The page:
The shows you should see this week

Concert Calendar 

The shows you should see this week

The Devil Makes Three

Don't start thinking the Devil Makes Three are a grindcore metal band just because of their name. The Santa Cruz trio plays old-timey bluegrass music — acoustic guitar, stand-up bass, banjo, no drummer — pulled by a distinct country/blues/folk current. Guitarist Pete Bernhard, bassist Lucia Turino, and banjo player Cooper McBean boast a visceral punk ethic that energizes them in the studio and amps them up onstage. The Devil Makes Three's audience is so vital to their success that the band has interspersed two live albums among its three studio recordings. For the past decade, the group's Violent-Femmes-meets-Mississippi-John-Hurt-at-Camper-Van-Beethoven's-jugband-hootenanny sound has attracted fans from every conceivable genre, and they show no signs of taking their punkabilly boots off the gas anytime soon. Get ready for some stomping and smashing this weekend. — Brian Baker

With Phillip Roebuck and the Chardon Polka Band. 8 p.m. Friday, May 25. Grog Shop. Tickets: $15, $12 in advance; call 216-321-5588 or visit grogshop.gs.

Rubblebucket

Excellent songwriting, energetic performances, and dynamic sets should be enough to draw music fans to Rubblebucket's show at the Beachland this weekend. But three words seal the deal: Giant. Robot. Puppets. Alex Toth, the Brooklyn octet's trumpet player, says the 12-foot puppets with giant heads, foam innards, and light-up eyes weren't supposed to make it much past the band's New Year's Eve concert: "We thought if they last six shows, we got our money's worth." But emergency trips to hardware stores have extended their stay to 40 stops on the group's current tour. In addition to the new visual elements, Rubblebucket are testing three new songs in preparation for an EP scheduled to be out this fall. "Sound-wise we took another step in solidifying who we are and who we want to be musically," says Toth. "We're constantly rejuvenating it, reinvigorating it, and discovering what it is." — Adam Burroughs

With Kitschy. 9 p.m. Friday, May 25. Beachland Ballroom. Tickets: $14, $12 in advance; call 216-383-1124 or visit beachlandballroom.com.

Talib Kweli

Before going solo a decade ago, Brooklyn rapper Talib Kweli was best known for his collaborations with Mos Def in Black Star and Hi-Tek in Reflection Eternal. His debut solo album, 2002's Quality, steered Kweli toward the mainstream with the Kanye West-produced single "Get By." From there his career took off, thanks to high-profile gigs on Chappelle's Show, an opening slot on the Beastie Boys' 2004 tour, and a couple of chart-topping records, including his 2007 major-label debut, Eardrum. A Jay-Z endorsement didn't hurt either. Apparently the dude never sleeps: His list of collaborations and side projects over the past 14 years is about a mile long. (He also runs his own label, Blacksmith Records.) Kweli is working on his sixth solo record — plus, there's a Black Star reunion in the works, stemming from a run of shows he and Def played last year. Kweli's Prisoner of Conscious Tour comes to town this week. — Eddie Fleisher

With J. Pinder. 7:30 p.m. Wednesday, May 30. Grog Shop. Tickets: $25; call 216-321-5588 or visit grogshop.gs.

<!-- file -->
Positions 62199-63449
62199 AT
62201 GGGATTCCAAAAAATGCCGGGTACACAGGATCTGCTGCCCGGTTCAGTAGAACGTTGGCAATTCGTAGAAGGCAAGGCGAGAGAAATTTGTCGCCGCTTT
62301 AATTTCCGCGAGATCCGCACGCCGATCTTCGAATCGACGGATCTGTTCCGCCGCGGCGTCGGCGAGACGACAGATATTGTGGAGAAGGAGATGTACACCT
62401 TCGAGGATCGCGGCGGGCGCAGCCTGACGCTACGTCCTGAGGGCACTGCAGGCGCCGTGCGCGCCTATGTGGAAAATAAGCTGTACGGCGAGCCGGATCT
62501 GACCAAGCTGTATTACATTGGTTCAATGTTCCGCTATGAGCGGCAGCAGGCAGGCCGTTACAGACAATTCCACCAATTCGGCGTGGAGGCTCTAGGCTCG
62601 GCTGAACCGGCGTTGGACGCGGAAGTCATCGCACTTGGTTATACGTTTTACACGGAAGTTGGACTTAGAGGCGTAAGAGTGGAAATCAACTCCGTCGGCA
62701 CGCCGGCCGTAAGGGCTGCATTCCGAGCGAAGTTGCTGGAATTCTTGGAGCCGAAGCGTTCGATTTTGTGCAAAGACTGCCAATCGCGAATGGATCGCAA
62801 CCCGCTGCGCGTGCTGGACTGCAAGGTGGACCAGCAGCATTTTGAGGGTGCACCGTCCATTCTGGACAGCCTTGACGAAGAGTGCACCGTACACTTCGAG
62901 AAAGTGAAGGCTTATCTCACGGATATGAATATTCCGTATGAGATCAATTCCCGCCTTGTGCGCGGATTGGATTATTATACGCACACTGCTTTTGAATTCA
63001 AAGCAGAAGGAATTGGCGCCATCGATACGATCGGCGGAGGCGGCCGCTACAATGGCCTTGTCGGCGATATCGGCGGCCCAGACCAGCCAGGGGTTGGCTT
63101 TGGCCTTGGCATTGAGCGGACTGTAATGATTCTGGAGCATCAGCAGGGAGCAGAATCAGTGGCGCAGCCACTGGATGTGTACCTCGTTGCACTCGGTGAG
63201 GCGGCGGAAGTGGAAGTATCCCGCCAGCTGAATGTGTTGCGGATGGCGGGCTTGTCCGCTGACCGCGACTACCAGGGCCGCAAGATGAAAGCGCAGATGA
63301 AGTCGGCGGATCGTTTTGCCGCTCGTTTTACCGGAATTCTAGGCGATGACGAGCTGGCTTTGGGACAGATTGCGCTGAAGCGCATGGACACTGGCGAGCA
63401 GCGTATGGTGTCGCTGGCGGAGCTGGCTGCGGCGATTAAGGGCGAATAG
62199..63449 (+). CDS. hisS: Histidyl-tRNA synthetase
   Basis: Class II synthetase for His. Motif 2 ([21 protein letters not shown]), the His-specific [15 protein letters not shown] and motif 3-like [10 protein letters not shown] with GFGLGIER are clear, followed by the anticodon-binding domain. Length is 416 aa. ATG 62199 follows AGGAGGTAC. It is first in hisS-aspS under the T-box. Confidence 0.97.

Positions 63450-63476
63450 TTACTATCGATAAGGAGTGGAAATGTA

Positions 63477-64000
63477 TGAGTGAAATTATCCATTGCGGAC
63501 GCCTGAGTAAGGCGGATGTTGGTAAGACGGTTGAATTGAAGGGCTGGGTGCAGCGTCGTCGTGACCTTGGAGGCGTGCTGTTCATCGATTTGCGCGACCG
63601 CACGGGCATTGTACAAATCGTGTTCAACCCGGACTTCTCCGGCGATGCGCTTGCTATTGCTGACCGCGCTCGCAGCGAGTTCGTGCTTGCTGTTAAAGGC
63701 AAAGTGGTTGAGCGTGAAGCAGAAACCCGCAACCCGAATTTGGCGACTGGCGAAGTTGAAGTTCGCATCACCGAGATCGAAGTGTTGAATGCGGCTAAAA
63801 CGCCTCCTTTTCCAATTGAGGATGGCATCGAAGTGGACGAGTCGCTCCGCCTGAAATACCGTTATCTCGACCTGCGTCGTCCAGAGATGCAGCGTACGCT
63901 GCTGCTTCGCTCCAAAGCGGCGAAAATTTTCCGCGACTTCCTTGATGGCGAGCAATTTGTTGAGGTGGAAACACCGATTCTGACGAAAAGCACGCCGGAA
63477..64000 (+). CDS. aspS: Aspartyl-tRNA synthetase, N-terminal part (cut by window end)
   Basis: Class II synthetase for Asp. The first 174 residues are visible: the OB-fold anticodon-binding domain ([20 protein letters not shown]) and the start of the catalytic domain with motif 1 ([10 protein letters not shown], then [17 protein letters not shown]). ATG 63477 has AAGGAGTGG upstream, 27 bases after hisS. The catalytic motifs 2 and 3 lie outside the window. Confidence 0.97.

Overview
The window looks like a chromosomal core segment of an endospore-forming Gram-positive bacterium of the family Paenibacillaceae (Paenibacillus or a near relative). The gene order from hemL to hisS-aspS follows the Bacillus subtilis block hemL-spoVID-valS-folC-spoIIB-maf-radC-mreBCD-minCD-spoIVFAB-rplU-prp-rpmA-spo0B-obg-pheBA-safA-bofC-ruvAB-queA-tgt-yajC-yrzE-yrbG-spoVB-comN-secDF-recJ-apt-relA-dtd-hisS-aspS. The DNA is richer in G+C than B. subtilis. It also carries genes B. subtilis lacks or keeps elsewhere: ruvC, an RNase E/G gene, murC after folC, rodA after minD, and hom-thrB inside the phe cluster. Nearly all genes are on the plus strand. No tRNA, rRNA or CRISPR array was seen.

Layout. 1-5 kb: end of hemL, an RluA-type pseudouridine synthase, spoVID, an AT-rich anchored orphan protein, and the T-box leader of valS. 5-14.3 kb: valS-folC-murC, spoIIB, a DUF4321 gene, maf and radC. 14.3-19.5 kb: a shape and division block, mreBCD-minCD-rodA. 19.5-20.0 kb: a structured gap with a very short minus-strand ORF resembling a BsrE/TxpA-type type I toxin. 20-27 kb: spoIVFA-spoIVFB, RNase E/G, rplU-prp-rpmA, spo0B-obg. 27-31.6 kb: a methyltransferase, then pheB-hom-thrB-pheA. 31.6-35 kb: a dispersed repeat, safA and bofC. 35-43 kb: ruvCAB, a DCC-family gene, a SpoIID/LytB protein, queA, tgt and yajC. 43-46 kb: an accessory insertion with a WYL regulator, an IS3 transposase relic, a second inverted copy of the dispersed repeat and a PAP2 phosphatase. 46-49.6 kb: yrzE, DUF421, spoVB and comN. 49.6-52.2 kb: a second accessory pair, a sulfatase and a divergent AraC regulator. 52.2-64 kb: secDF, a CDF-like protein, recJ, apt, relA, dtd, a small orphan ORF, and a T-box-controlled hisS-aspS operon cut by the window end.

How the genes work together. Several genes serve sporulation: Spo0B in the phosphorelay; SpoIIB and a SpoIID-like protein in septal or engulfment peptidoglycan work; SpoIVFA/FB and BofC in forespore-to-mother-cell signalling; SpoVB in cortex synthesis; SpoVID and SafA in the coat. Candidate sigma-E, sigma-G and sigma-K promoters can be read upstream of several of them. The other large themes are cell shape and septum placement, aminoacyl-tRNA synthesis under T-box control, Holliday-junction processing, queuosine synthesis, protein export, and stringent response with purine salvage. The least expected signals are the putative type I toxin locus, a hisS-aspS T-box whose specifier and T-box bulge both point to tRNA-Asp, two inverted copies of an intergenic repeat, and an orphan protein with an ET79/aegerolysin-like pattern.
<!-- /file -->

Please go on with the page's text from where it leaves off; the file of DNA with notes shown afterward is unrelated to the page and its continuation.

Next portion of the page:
Plants and Animals

These Montreal indie rockers have a lot in common with fellow Canadians Arcade Fire. They both make sweeping semi-pop songs adorned with sounds that don't go for the typical riff-rock crunch. They favor moody buildups over smack-in-the-face obvious. And singer Warren Spicer sounds a little like Win Butler. One thing they don't have in common is their size. Unlike the more famous Grammy winners, who have like 27 people in their group, Plants and Animals make all their noise with just three guys. Their third album, The End of That, amps the guitars a little more — or maybe it just seems that way. They certainly sound more at ease turning up from time to time. They also seem more open to the idea of working within their songs rather than around them, so there's not too much empty space. That drive gives The End of That the oomph that makes Plants and Animals sound like they can be as big as Arcade Fire. — Gallucci

With Nights and Bethesda. 8:30 p.m. Wednesday, May 30. Beachland Tavern. Tickets: $10; call 216-383-1124 or visit beachlandballroom.com.

The B-52's

What better way to kick off Memorial Day weekend than with the B-52's, a band capable of making even a workday commute on a snow-covered February morning seem like a sun-kissed summer party? Add Cleveland's annual Great American Rib Cook-Off to the mix, and we could be looking at one of the year's best summer parties ... and summer doesn't even officially start for another month. The B-52's are celebrating their 35th anniversary the same way they celebrated their 34th, 33rd, and 32nd anniversaries: by playing a ton of open-air concerts packed with lots of hits. Very few groups can fill a show with so many ass-shaking classics like "Rock Lobster," "Dance This Mess Around," "Planet Claire," "Private Idaho," "Love Shack, "Roam," and "Channel Z." Yeah, it's been four years since they released Funplex, their seventh album and first in 16 years. Doesn't matter — you'd just complain if they started playing a bunch of new stuff you didn't want to hear. Their Friday-night show at Jacobs Pavilion should be about 97 percent filler-free. Your $5 rib fest ticket (and kids under 12 are free!) gets you general admission access, or you can upgrade to reserved seats for $36. — Michael Gallucci

9 p.m. Friday, May 25. Jacobs Pavilion at Nautica. Tickets: $36;

call 800-745-3000 or visit livenation.com.

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